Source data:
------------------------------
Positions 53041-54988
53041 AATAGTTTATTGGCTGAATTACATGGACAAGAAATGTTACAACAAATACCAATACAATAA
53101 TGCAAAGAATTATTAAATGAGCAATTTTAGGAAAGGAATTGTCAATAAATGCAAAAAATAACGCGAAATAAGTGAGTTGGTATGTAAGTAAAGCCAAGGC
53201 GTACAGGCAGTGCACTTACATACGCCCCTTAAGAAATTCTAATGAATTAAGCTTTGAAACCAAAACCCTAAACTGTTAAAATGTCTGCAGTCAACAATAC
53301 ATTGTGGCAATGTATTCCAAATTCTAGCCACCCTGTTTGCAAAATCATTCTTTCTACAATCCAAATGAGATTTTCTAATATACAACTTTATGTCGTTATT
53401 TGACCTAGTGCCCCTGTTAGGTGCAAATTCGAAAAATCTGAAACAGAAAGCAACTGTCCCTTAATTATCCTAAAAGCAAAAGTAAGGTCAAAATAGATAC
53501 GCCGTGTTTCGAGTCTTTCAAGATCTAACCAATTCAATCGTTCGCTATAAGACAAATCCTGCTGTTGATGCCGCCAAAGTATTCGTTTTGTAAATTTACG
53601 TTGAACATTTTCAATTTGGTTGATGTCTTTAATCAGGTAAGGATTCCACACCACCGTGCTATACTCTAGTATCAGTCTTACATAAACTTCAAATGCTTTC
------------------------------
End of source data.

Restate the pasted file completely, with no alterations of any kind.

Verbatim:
Positions 53041-54988
53041 AATAGTTTATTGGCTGAATTACATGGACAAGAAATGTTACAACAAATACCAATACAATAA
53101 TGCAAAGAATTATTAAATGAGCAATTTTAGGAAAGGAATTGTCAATAAATGCAAAAAATAACGCGAAATAAGTGAGTTGGTATGTAAGTAAAGCCAAGGC
53201 GTACAGGCAGTGCACTTACATACGCCCCTTAAGAAATTCTAATGAATTAAGCTTTGAAACCAAAACCCTAAACTGTTAAAATGTCTGCAGTCAACAATAC
53301 ATTGTGGCAATGTATTCCAAATTCTAGCCACCCTGTTTGCAAAATCATTCTTTCTACAATCCAAATGAGATTTTCTAATATACAACTTTATGTCGTTATT
53401 TGACCTAGTGCCCCTGTTAGGTGCAAATTCGAAAAATCTGAAACAGAAAGCAACTGTCCCTTAATTATCCTAAAAGCAAAAGTAAGGTCAAAATAGATAC
53501 GCCGTGTTTCGAGTCTTTCAAGATCTAACCAATTCAATCGTTCGCTATAAGACAAATCCTGCTGTTGATGCCGCCAAAGTATTCGTTTTGTAAATTTACG
53601 TTGAACATTTTCAATTTGGTTGATGTCTTTAATCAGGTAAGGATTCCACACCACCGTGCTATACTCTAGTATCAGTCTTACATAAACTTCAAATGCTTTC